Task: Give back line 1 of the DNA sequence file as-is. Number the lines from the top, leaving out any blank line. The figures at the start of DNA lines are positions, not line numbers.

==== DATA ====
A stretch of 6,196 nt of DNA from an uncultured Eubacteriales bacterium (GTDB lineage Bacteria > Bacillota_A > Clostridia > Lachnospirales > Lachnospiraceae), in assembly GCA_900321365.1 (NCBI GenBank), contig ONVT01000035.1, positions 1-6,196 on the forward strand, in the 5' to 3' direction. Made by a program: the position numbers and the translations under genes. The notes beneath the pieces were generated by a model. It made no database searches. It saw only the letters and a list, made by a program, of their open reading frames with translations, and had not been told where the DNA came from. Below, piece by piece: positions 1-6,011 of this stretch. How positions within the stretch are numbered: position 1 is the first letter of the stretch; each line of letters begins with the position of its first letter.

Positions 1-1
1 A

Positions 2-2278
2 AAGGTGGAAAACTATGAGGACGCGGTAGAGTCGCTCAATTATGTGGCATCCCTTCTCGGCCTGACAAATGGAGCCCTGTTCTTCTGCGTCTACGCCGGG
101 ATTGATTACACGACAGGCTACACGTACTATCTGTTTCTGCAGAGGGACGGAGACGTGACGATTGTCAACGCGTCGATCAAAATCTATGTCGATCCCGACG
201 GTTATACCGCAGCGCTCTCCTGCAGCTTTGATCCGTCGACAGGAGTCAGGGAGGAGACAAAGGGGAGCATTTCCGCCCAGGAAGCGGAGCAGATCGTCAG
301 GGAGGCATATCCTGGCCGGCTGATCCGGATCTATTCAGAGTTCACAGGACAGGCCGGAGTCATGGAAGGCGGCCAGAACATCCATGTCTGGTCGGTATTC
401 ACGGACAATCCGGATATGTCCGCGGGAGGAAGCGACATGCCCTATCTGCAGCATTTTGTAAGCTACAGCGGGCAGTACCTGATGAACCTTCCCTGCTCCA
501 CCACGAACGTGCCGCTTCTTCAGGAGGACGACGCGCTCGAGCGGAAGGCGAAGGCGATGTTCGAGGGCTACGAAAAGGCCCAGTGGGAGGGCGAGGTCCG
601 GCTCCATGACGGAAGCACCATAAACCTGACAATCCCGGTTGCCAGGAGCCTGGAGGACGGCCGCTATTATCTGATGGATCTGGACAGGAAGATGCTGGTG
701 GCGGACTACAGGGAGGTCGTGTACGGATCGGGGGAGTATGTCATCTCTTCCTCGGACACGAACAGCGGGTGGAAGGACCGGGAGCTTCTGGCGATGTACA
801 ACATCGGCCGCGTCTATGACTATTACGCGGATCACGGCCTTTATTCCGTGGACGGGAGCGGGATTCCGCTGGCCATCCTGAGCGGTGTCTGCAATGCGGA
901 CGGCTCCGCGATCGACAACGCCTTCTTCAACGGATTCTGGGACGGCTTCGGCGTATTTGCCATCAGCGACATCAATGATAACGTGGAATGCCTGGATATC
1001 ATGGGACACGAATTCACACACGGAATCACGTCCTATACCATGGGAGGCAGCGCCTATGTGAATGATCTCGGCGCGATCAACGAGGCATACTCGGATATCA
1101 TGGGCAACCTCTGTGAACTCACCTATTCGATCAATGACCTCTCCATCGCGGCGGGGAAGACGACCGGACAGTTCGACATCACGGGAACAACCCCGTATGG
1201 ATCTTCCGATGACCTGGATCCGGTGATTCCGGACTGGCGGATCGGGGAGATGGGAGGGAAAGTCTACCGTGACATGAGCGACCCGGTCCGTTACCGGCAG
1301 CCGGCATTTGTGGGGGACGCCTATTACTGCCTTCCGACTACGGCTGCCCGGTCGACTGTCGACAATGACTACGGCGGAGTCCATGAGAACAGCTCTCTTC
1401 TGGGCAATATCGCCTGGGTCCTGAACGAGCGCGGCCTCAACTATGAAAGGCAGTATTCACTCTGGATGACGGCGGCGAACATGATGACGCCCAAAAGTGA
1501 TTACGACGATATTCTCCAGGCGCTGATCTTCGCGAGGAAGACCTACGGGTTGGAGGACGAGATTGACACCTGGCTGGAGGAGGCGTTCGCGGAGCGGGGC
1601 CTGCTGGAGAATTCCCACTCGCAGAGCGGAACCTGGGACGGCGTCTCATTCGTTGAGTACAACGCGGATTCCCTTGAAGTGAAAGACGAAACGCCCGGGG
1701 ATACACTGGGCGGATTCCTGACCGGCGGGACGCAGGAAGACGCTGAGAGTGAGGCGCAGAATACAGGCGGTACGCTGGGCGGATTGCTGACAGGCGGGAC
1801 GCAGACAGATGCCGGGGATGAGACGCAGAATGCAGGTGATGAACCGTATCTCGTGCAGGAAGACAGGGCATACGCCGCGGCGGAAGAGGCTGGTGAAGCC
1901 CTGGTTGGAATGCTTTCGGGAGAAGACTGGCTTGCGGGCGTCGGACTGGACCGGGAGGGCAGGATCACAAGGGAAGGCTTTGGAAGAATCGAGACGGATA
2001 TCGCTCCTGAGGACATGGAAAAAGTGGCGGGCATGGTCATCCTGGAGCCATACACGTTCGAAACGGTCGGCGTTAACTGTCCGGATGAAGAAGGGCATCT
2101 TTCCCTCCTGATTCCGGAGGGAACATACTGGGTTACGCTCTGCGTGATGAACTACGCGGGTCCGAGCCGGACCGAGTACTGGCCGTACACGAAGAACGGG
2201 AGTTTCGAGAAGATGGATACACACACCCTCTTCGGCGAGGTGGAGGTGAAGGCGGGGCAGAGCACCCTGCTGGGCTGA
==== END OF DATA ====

A stretch of 6,196 nt of DNA from an uncultured Eubacteriales bacterium (GTDB lineage Bacteria > Bacillota_A > Clostridia > Lachnospirales > Lachnospiraceae), in assembly GCA_900321365.1 (NCBI GenBank), contig ONVT01000035.1, positions 1-6,196 on the forward strand, in the 5' to 3' direction. Made by a program: the position numbers and the translations under genes. The notes beneath the pieces were generated by a model. It made no database searches. It saw only the letters and a list, made by a program, of their open reading frames with translations, and had not been told where the DNA came from. Below, piece by piece: positions 1-6,011 of this stretch. How positions within the stretch are numbered: position 1 is the first letter of the stretch; each line of letters begins with the position of its first letter.